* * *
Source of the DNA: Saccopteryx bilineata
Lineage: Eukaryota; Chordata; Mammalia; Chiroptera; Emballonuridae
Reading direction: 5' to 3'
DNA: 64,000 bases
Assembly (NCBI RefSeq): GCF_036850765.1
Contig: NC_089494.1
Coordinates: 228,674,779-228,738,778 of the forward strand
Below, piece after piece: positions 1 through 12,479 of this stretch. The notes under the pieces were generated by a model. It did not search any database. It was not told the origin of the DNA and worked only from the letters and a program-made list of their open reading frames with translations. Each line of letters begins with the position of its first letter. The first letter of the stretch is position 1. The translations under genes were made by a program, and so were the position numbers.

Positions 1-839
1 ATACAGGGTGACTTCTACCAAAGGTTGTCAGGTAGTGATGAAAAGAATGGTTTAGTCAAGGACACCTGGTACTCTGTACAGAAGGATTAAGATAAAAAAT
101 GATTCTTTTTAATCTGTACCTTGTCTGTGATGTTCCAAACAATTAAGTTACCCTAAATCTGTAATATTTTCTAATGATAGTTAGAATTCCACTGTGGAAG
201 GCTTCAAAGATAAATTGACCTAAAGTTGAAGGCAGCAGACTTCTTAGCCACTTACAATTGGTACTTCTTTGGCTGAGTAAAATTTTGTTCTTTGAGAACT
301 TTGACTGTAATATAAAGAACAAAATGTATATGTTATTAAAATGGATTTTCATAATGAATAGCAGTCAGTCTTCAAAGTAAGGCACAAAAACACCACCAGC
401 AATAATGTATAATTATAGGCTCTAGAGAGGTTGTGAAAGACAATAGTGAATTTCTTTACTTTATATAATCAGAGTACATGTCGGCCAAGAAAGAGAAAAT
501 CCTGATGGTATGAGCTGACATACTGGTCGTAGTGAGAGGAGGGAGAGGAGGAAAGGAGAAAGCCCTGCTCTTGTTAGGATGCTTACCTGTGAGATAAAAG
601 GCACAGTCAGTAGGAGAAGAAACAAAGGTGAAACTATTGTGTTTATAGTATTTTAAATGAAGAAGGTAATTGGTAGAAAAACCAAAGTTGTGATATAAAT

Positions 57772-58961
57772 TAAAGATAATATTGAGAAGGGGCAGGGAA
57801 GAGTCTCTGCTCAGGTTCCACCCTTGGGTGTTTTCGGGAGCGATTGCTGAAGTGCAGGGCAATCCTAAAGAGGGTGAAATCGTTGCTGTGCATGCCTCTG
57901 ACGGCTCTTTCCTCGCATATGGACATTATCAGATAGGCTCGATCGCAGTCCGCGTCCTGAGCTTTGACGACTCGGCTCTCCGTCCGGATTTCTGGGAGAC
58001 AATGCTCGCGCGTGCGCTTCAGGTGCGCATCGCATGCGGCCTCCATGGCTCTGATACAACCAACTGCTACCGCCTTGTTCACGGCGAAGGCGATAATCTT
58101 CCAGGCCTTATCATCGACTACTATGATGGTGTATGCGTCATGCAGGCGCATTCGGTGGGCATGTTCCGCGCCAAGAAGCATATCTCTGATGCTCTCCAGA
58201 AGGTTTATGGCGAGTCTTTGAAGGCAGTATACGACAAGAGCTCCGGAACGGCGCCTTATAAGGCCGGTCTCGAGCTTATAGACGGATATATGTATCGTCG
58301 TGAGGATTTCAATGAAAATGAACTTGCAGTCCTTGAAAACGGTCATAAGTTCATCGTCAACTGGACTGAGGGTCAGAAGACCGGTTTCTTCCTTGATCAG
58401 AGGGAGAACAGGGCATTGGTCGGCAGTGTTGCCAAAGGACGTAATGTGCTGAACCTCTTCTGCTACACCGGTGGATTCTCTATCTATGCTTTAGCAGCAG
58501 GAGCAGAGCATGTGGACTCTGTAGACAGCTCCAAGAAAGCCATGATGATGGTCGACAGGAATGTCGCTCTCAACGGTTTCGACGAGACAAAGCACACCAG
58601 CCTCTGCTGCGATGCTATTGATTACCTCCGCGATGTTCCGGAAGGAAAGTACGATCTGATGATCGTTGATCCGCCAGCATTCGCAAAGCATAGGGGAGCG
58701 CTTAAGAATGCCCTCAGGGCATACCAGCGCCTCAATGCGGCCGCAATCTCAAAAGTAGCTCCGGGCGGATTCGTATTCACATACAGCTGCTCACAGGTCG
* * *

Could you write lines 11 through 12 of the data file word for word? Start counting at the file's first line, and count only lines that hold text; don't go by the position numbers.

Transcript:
101 GATTCTTTTTAATCTGTACCTTGTCTGTGATGTTCCAAACAATTAAGTTACCCTAAATCTGTAATATTTTCTAATGATAGTTAGAATTCCACTGTGGAAG
201 GCTTCAAAGATAAATTGACCTAAAGTTGAAGGCAGCAGACTTCTTAGCCACTTACAATTGGTACTTCTTTGGCTGAGTAAAATTTTGTTCTTTGAGAACT